One of our core investment beliefs at Fisher Funds is to only invest in companies that act responsibly. What does this mean? This means that we will not invest in companies that cause unconscionable harm. This means that if companies engage in behaviour that compromises acceptable environmental, social or governance standards we will not maintain an investment in the company.
How this principle is implemented in our investment process is detailed in our Responsible Investment Policy. This is available on our website – check it out.
We have seen this policy come into play in our investment process this month with our decision to sell all shares in Australian listed miner BHP Group Ltd (“BHP”). As a significant producer of thermal coal, we have deemed BHP to be in contravention of our Responsible Investing Policy.
As is so often the case when principles collide with the ‘real world’, the judgement call on BHP’s breach of this policy is nuanced.
First, some history. As two of the highest quality diversified mining companies on a global basis, Fisher Funds has been invested at various times in both BHP and its Australian stablemate, Rio Tinto Ltd (“Rio Tinto”) over the past few years. Both companies have high quality assets. Both companies have been soundly managed in recent years. Both companies have been disciplined and sensible in managing the cash windfall from the recent commodity boom. Their shareholders have been rewarded.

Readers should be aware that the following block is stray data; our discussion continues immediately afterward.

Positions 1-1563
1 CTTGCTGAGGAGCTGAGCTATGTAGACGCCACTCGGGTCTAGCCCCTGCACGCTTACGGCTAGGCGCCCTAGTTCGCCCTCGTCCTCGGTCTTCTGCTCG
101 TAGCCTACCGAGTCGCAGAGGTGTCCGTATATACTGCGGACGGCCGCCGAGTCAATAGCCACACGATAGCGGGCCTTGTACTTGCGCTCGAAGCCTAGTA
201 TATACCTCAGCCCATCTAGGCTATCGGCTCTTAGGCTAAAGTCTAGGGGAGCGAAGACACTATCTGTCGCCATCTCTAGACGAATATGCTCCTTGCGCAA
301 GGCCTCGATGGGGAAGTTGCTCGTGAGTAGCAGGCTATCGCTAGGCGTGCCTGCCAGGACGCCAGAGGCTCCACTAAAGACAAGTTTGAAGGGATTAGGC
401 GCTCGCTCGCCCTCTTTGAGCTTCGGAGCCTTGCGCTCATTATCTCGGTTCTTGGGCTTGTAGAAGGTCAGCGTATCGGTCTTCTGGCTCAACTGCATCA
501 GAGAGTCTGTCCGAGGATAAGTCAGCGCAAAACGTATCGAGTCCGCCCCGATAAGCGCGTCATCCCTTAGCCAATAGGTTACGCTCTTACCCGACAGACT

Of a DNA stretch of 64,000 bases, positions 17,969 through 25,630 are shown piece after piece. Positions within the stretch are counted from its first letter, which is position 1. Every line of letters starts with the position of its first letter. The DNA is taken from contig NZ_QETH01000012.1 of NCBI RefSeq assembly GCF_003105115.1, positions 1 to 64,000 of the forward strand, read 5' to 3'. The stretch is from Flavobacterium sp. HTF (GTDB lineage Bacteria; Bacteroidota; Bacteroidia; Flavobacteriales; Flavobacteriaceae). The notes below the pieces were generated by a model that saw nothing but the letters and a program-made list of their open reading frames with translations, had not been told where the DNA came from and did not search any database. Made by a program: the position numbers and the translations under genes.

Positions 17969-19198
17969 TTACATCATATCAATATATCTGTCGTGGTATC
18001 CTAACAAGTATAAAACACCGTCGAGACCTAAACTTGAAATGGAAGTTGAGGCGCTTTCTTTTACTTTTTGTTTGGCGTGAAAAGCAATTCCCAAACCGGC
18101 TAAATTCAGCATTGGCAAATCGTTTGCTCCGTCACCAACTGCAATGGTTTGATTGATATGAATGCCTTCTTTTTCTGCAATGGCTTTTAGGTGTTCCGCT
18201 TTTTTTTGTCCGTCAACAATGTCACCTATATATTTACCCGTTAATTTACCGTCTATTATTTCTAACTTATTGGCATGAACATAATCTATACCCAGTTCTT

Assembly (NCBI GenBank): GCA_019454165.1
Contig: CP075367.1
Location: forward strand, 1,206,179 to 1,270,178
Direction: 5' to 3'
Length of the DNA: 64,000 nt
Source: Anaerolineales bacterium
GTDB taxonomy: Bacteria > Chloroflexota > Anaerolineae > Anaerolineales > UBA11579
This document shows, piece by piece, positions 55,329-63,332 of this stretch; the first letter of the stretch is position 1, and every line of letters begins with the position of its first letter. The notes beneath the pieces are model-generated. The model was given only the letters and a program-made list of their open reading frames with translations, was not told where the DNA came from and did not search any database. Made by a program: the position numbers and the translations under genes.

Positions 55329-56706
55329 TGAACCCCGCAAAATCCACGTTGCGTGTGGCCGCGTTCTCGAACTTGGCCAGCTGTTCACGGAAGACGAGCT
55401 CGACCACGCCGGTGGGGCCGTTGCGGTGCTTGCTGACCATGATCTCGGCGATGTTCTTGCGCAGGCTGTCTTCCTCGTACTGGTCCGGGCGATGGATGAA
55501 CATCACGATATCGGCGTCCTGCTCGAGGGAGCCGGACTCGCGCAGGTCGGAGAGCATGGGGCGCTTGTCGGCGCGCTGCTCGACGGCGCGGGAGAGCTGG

Going back to 2016, when we built our positions in BHP and Rio Tinto, it looked to us as if they were quietly, but actively on the road to exiting their exposure to thermal coal. For this reason we felt both companies were permissible holdings under our Responsible Investing Policy. BHP had exited a number of thermal coal assets when it de-merged the South32 operation the prior year, leaving it with two remaining assets, in Australia and Colombia. Rio Tinto had been steadily reducing its exposure and in fact in 2018 sold its last thermal coal mine.
We understand that the practicalities of exiting assets can be complex for companies. It takes time to sell a coal mine! However, a few years on from initiating the investment in the two firms, Rio Tinto has followed through and completely exited thermal coal production. BHP has not done so. In fact BHP does not currently seem to be trying to dispose of the remaining Colombian and Australian operations and has recently publicly stated that the company is happy with its remaining thermal coal exposure. This was a big red flag for us.
So, notwithstanding that we still regard BHP’s portfolio of businesses and management team highly, we have drawn a line in the sand. Until the remaining thermal coal assets are disposed of, we will no longer be investing in BHP’s shares.